That points to the effort required to produce American Scandals, she added proudly. “They’re difficult to do. You can’t just pull out an old interview and throw it on the air.”

Exposing Milwaukee’s sensational past

Just in time for Halloween come stories of ghosts, hermits, haunted houses and more. The Wisconsin Historical Society Press recently released Milwaukee Mayhem: Murder and Mystery in the Cream City’s First Century.

Author Matthew J. Prigge, best known as the host of WMSE program “What Made Milwaukee Famous,” compiled dozens of sensational tales of sex, accidents and arson for this unique collection. We talk to him about writing the book and some of those tales from the past.

Matthew, how did you ever come across so many unusual events? I had been collecting these weird stories for a while. While doing research in newspaper archives, I’d come across these strange headlines and odd stories that I didn’t really know what to do with. I started using them on my boat tours.

Your style is entertaining but always respectful of the people who lived these events. Did you have in mind the classic bestseller, Wisconsin Death Trip? That’s kind of the tone I was going for. There are other books like this, too, but most of them are kind of done in a more cheeky style. I didn’t want to treat it that way. I wanted to look at it more with the tone that they did at the time these events happened, to maintain that weird fascination when these stories were part of everyday life. 

You cover Milwaukee from 1846 to 1946? That was just the heyday of this kind of journalism. Once you pass the 1950s and ’60s the stories are more — if you want to call it, “professionalized” journalism. And also I didn’t want to get into anything too recent because a lot of the stories are downers about premature deaths and murders and suicides and bastards and things like that. Putting some distance between the reader and things in the book makes it a little more palatable.

Its organization seems designed for easy reading of a story or two before bed. Yeah, I wanted it to function as something you can pick up and thumb through or, preferably, read cover to cover. I didn’t put the stories in chronological order. I tried to have them flow from one to the next. I encourage the reader to go through from beginning to end, because I think there’s a story within the story, just in the way they’re ordered. But all the stories stand on their own.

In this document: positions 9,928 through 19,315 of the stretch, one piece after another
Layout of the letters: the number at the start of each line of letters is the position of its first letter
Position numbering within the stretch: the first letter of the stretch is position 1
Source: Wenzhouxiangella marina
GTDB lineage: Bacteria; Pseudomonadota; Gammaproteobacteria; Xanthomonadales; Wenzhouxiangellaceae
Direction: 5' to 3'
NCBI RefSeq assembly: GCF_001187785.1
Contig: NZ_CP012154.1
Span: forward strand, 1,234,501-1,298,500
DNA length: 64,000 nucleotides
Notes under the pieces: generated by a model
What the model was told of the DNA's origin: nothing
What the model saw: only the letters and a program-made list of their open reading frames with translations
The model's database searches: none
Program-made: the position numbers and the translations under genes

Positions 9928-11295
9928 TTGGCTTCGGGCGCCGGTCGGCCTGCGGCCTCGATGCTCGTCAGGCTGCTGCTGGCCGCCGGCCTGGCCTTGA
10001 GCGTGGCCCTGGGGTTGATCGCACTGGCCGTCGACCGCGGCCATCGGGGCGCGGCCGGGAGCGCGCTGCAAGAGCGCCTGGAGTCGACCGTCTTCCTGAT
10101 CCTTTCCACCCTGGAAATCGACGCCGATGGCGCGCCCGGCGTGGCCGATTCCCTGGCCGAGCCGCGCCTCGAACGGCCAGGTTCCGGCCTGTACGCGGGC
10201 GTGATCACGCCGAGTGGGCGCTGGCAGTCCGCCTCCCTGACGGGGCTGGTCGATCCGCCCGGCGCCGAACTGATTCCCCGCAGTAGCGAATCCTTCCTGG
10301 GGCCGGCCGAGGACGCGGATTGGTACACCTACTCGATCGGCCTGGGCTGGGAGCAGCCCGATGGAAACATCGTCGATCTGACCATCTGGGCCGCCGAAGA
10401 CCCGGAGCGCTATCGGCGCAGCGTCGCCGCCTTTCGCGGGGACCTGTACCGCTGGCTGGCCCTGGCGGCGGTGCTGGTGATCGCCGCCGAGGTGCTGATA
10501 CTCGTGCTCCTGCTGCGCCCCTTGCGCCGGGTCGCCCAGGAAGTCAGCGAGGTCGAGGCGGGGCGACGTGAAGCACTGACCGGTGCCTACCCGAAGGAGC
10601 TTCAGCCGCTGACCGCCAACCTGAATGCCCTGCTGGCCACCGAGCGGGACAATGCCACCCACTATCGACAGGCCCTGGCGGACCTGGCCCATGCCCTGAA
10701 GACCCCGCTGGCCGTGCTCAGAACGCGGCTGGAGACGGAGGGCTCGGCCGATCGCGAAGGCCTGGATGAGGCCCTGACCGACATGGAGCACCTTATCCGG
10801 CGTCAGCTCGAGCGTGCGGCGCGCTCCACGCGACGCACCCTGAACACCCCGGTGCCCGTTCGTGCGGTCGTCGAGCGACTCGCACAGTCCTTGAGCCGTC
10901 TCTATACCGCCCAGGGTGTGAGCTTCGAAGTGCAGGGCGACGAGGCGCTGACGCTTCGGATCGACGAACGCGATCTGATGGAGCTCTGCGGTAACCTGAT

In researching period newspapers, did you get a sense that Milwaukee was a different kind of city back then? I think the writing was — they were very aware of the various “tribes,” if you will, the ethnic neighborhoods. Especially going back in the 1860s and ’70s, they usually would have referred to, “this German resident of this area,” or “this person was a Polish person.” I think the ethnic divisions were prominent.

And it was a much smaller city then, too. Yeah, the small town thing kind of shone through, in that a big part of a newspaper was devoted to local gossip. The story in my book on the rash of suicides in the 1870s, for example: They would print the person’s name and the address, and they put in the alleged reasons behind these acts, and they’d talk to the neighbors. It was very, very gossipy. I think these stories were what most newspaper readers would turn to first.

Are there sites related to your stories that readers can go see? There’s not too much standing. But it’s interesting just to know where the vice stuff was in relation to the bars and restaurants downtown, and city hall and the river. Even the site of the new basketball center — that was right in the heart of what they called “The Badlands,” with all the brothels and dance halls and opium dens. That part of the city got a lot more boring over the last century.

Besides adventure and horror, you include stories that are funny. Yes, my favorite is about a character in the 1870s. She was called “Rosina Georg, The Queen of Nights.” She inherited a saloon — a dance hall — from her husband when he passed away. 

Sometime early on during her ownership they passed a licensing law to run taverns. They wanted to deny her a license. She served underage people, it was one of the few places in the city where black and white people danced together, and there was a lot of sordid stuff that was allegedly going on. She ran this tavern in defiance of the city for years. She’d be raided, arrested, they’d give her a fine, she’d pay it and after leaving the courtroom go right back to running her bar. They could not get her to close this place down! 

One of the lines from the newspaper was something like, “She’s the one who runs the city; the mayor and the city council work for her.” The last time she was convicted for running a house of ill repute, she married one of the jurors from her trial and then left town forever.

In some ways she’d be a hero today. Yes. The newspapers didn’t condemn her. They treated her as a folk heroine. Of course, anybody who’s good for a couple stories every month — they wouldn’t pass judgment on that!